The French capitalist class is well aware that these nationalisations are in no way opposed to their interests; indeed, those facing nationalisation only fought a rearguard action to get the compensation terms increased. Thus the financial daily Les Echos (14 October) headlined its front page the day after the debate on the nationalisation proposals opened in Parliament: “Pierre Mauroy pleads the case for the nationalisations. STATE CAPITALISM AND Till STRATEGY OF PACE-MAKERS”. The accompanying article explained:

   The socialist government wants to apply the doctrine of State industrial capitalism in the name of the strategy of large technological pace-makers. Pace-makers for the reconquest of the internal market, for independence and influence. Not a punishment nationalisation, but a move to give more dynamism to the factories of the Hexagon (France).

Shades of Harold Wilson and his “white-hot technological revolution”!

When a company or an industry is nationalised all that is changed is that the top management is henceforth appointed by the state instead of as previously by the biggest private shareholders. Everything else remains unchanged: the workers remain wage-earners selling their labour-power and producing surplus-value; the former owners remain capitalists living off the income derived from the compensation they are paid; the industry continues to be run on capitalist lines, producing for profit.

As practised in the long-established Western capitalist countries, nationalisation does not affect the social standing of the former owners as capitalists living off the exploitation of the workers. For nationalisation takes place within a legal framework which protects the rights of existing property-owners. In France in fact the “rights of property” are enshrined in the Constitution which requires the state to pay a “fair” compensation when it nationalises an industry or a company—something reaffirmed by the Constitutional Court in its ruling on the first version of the current nationalisation law.

Nationalisation is a buying and selling transaction between the state and the former owners. The state buys the assets in question from their owners more or less at their value. The wealth of the former owners is not reduced at all; it merely changes form. Previously they were shareholders, now they become bondholders. This is precisely what is happening in France, as Le Monde (22 January) explains:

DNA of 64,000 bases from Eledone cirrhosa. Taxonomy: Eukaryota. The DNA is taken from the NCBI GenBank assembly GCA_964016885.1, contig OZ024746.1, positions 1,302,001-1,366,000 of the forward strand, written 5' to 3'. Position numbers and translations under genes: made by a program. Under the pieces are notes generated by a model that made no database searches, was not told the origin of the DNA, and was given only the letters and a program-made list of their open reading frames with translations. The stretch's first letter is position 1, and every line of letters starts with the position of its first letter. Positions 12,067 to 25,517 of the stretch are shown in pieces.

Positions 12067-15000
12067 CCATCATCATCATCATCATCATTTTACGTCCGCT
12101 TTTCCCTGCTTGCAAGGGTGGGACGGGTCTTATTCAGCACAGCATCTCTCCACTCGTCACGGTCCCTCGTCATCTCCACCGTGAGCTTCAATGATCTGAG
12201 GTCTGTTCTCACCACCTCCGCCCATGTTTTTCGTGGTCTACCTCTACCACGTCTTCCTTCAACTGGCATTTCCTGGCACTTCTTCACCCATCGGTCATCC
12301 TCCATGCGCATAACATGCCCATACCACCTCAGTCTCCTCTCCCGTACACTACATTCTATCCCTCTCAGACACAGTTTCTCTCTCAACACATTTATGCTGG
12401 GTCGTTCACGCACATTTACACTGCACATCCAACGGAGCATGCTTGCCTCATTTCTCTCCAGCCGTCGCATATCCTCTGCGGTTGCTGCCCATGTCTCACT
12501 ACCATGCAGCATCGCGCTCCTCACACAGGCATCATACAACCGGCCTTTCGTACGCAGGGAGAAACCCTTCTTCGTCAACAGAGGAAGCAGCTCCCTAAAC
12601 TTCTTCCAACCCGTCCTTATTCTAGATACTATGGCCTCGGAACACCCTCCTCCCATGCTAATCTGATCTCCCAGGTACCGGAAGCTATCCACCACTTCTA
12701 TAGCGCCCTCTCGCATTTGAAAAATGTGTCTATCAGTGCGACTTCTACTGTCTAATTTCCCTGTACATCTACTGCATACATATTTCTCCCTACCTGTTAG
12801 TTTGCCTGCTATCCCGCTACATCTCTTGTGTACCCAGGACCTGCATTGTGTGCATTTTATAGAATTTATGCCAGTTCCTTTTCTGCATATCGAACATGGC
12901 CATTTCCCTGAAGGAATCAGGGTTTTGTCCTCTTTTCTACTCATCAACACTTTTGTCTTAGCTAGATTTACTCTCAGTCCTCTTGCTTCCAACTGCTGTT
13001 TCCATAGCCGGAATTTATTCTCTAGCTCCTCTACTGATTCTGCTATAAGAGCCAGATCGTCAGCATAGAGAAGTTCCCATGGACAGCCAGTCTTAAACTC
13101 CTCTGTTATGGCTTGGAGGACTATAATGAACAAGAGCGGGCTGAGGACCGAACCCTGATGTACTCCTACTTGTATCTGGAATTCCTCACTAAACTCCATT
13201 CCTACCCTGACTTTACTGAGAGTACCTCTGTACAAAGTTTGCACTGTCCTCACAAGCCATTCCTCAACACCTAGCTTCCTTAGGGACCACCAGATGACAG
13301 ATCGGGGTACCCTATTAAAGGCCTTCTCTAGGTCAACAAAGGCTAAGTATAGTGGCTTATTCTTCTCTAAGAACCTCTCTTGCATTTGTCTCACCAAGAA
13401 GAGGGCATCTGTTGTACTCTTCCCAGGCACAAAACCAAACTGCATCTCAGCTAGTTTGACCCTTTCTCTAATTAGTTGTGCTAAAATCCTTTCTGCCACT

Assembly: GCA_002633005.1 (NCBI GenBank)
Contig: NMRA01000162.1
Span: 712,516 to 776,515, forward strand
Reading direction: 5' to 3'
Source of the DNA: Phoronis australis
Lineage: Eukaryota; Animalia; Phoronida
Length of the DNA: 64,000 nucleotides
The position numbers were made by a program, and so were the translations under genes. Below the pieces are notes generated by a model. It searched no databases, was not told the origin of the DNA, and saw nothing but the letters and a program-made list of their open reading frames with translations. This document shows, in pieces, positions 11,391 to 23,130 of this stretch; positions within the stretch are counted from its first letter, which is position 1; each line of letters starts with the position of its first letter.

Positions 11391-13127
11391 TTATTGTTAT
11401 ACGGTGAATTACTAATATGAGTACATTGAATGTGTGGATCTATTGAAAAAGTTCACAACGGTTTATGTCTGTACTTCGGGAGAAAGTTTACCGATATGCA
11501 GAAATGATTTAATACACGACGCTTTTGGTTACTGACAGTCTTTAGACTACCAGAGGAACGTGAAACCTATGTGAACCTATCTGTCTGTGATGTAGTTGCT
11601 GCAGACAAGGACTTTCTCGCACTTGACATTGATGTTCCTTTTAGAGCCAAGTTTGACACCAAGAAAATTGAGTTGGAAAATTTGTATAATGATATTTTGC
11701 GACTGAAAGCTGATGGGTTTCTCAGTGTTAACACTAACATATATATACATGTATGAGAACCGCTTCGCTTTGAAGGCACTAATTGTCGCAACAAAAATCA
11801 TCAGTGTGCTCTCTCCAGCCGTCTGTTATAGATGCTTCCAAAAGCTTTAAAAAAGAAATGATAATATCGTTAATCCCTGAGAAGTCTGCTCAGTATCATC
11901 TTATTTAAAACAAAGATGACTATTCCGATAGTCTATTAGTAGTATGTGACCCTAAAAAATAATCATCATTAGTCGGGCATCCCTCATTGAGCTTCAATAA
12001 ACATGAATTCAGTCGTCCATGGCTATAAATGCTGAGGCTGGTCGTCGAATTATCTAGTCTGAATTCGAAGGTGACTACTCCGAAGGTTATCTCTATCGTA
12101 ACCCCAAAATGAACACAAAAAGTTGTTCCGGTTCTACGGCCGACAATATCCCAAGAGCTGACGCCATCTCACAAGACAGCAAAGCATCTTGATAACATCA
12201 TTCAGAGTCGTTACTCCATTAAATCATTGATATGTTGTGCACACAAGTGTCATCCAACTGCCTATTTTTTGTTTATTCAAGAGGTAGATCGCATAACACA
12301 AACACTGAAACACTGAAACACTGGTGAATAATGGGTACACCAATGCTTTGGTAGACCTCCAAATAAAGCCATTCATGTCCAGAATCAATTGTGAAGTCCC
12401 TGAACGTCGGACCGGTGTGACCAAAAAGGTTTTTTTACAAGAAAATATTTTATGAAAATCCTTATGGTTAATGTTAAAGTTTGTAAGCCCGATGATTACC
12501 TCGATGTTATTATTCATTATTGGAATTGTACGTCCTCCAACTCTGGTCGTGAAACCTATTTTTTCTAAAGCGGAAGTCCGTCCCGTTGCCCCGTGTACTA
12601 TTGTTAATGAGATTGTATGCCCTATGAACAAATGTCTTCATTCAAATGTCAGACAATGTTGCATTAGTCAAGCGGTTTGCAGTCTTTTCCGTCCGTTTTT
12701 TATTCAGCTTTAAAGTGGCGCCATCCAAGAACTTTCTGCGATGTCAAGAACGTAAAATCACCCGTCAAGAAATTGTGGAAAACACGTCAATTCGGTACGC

The shareholders of the companies to be nationalised are going to have to exchange their property titles for State bonds. These will be redeemed capital and interest over 15 years. The interest on these bonds will be paid by two sinking funds, one for the banks and one for the industrial groups, which will be constituted by grants from the budget but also by “contributions” paid by the nationalised industries if they make any profits. Each year the State will lay down how much of the interest payments are to fall on the budget of the State and how much on the industries themselves.

For 1983 it has already been decided that, of the 5,000 million francs (about £460 million) that will be needed to pay that year’s interest on these bonds, 3,000 million francs will be provided by the Budget and 2,000 million francs from the profits of the nationalised industries. The rate of interest payable will be the same as that paid in other medium-term state bonds. As can be seen, the workers in the nationalised industries will continue to be exploited by the former owners, part of whose interest will come directly from the surplus value they produce. And this is supposed to be a step towards “socialism”!